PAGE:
Hero: How a Warwick woman helped thwart terrorists
By Beth Quinn
The Times Herald-Record
Sure, Osama bin Laden. You had four terrorists on
Flight 93, the one that crashed into a Pennsylvania field. You had
big plans for that plane, didn't you. The White House, maybe? Or Air
But we had Linda Gronlund on that plane. Linda Gronlund
of Warwick, New York, USA. You didn't figure on her, did you? What
could a woman from Orange County, New York, USA, do to bother the
likes of you and your murderers?
I will tell you. She was among the passengers who
hatched the plot to take back the airplane. Angry and defiant, they
gathered their wits and resolved to stop you.
They were the ones who stood up to your mad men
in their final hour. "Oh, no," they said. "You will not kill anymore
people on the ground. You will not topple one more national monument.
You will die first."
And so would Linda Gronlund, along with the 44 others
on that plane.
She is my hero now.
Linda Gronlund knew she was going to die. Like several
others on that plane, she made a cell phone call from 35,000 feet,
just moments before the plane went down. She called her younger sister,
Elsa. We have been hijacked, she told her. We know about the World
Trade Center. We have voted on a plan. We will thwart this enemy to
prevent others from dying, even if we can't save ourselves.
Then she told her sister, her lifelong best friend,
where to find all her personal papers. She knew she would have no
further use for them.
Those who knew Linda Gronlund have no doubt that
she was among the ringleaders on that airplane, raising her middle
finger in defiance at the men wearing red headbands who were carrying
knives and talking of bombs.
Linda Gronlund was the kind of person who would
take no prisoners if she believed in a cause, according to her friends
and co-workers at BMW in Montvale, N.J., where she worked as an attorney.
"She would have been at the forefront of any decision
to take back that plane," said David Freilich of Warwick, a friend
of Gronlund's and a former colleague. "I have no doubt that she sacrificed
Her mother, Doris Gronlund of Sag Harbor, Long Island,
is also certain her daughter's stubborn defiance helped prevent the
flight from completing its mission. It is what she keeps telling herself,
over and over. It is what she holds onto.
Osama bin Laden, you would never have suspected
this from a woman, would you? Women in your world aren't meant for
bravery. You would surely expect them to cringe in their seats as
your terrorists did their deadly work.
Well, Mr. bin Laden, she had a surprise for you,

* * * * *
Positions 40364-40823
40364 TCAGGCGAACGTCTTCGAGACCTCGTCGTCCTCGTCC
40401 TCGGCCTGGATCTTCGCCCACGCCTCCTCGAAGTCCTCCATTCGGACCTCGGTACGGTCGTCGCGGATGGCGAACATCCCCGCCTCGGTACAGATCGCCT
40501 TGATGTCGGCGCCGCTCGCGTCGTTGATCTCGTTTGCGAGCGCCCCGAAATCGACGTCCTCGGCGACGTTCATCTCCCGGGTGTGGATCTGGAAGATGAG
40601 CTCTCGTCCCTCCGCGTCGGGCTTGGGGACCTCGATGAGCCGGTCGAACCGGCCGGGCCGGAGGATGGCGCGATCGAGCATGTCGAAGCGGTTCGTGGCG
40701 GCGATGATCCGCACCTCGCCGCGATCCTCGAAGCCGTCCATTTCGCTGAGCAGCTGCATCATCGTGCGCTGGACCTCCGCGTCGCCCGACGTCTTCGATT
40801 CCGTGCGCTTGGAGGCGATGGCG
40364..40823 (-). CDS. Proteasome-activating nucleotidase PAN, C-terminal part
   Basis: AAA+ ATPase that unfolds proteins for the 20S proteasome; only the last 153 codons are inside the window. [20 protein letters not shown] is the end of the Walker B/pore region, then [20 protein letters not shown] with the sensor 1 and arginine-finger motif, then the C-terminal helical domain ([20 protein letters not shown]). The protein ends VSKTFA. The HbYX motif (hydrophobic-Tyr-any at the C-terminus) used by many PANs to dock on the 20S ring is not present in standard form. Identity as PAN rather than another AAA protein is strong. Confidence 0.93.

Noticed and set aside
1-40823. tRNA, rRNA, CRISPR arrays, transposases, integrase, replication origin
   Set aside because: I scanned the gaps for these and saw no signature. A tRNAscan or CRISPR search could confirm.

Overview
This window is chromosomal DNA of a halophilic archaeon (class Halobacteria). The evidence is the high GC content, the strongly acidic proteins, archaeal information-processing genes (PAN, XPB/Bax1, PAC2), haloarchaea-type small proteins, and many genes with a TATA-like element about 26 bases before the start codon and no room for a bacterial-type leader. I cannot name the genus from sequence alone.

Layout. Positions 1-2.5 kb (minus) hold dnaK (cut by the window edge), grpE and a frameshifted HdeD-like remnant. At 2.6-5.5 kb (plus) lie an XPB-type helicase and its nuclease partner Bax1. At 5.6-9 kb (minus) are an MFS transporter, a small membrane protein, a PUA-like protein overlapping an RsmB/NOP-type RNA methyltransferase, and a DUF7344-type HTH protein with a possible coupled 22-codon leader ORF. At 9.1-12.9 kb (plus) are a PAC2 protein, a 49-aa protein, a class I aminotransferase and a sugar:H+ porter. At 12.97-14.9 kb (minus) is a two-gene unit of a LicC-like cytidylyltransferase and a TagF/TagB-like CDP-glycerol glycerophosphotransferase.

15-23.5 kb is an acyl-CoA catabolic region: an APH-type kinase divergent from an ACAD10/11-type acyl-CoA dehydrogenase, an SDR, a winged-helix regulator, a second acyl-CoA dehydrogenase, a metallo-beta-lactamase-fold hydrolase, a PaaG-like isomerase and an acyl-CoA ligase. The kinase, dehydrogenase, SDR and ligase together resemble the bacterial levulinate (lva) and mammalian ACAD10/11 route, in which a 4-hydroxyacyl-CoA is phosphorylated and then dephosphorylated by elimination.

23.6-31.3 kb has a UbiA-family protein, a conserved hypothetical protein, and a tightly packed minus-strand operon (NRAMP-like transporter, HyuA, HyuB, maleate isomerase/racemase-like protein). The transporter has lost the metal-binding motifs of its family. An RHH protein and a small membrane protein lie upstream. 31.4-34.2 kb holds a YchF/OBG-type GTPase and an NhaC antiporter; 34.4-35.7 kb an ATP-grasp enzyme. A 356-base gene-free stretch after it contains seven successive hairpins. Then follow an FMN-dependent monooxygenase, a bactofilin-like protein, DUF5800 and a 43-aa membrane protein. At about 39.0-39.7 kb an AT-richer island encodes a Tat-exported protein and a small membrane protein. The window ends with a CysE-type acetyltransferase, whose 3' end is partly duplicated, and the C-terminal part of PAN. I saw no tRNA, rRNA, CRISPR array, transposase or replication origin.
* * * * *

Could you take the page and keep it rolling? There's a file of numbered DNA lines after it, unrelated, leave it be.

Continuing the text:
didn't she? Listen. Here's the woman who helped stop your crazy men.
She was a lawyer. She was also a marine chemist. She sailed and went
scuba diving, and she held a brown belt in karate.
She was a race-car driver who could take a car apart
and put it back together blindfolded. As one of her co-workers said,
"She was the best car guy we had around here."
Yet you would have had to look past the wide smile,
the sense of humor, the rosy cheeks, the Nordic blonde good looks
to see the steel in her.
She had no fear. Those who knew her have never seen
her back down from anything, let alone your miserable, puling, little
She is my hero now.
Osama bin Laden, you should know that Linda Gronlund
got on that plane with her boyfriend, Joseph DeLuca, to take a vacation.
It was her birthday the next day, her 47th. They were going to tour
the California vineyards. They were going to celebrate.
But when your terrorists took over in the cockpit,
she knew her vacation was canceled. Soon, she realized that her birthday
was canceled, too. There would be no more birthdays, ever.
But not before she and the others on that flight
said, "Screw you," to your evil lunatics. Wherever you wanted that
plane to end up - wherever you planned for more death and destruction
on the ground - they said, over our dead bodies.
We don't know how, but they stopped you. How very
brave they were. How remarkable.
Don't imagine that you killed them. They died, yes,
but they decided how and when. They saved American lives. They deserve
the Congressional Medal of Honor. Linda Gronlund and the others on
that flight deserve a statue, a black marble wall, a monument.
Osama bin Laden, when you count your enemies in
America, you must remember now to count the women, too. You must remember
that in America, we have more Linda Gronlunds.
The women of America will not cringe in an airline
seat. We will not hide in the basement. We will not be victims.
In Linda Gronlund of Warwick, New York, USA, you
have given us a role model. Do not underestimate us. Do not turn your
back on us, for we will follow her lead.
We have a new hero now.
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